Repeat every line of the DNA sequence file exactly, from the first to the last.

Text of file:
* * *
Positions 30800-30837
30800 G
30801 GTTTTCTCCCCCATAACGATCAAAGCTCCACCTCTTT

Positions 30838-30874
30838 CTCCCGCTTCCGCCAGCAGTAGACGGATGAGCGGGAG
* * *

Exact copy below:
Positions 30800-30837
30800 G
30801 GTTTTCTCCCCCATAACGATCAAAGCTCCACCTCTTT

Positions 30838-30874
30838 CTCCCGCTTCCGCCAGCAGTAGACGGATGAGCGGGAG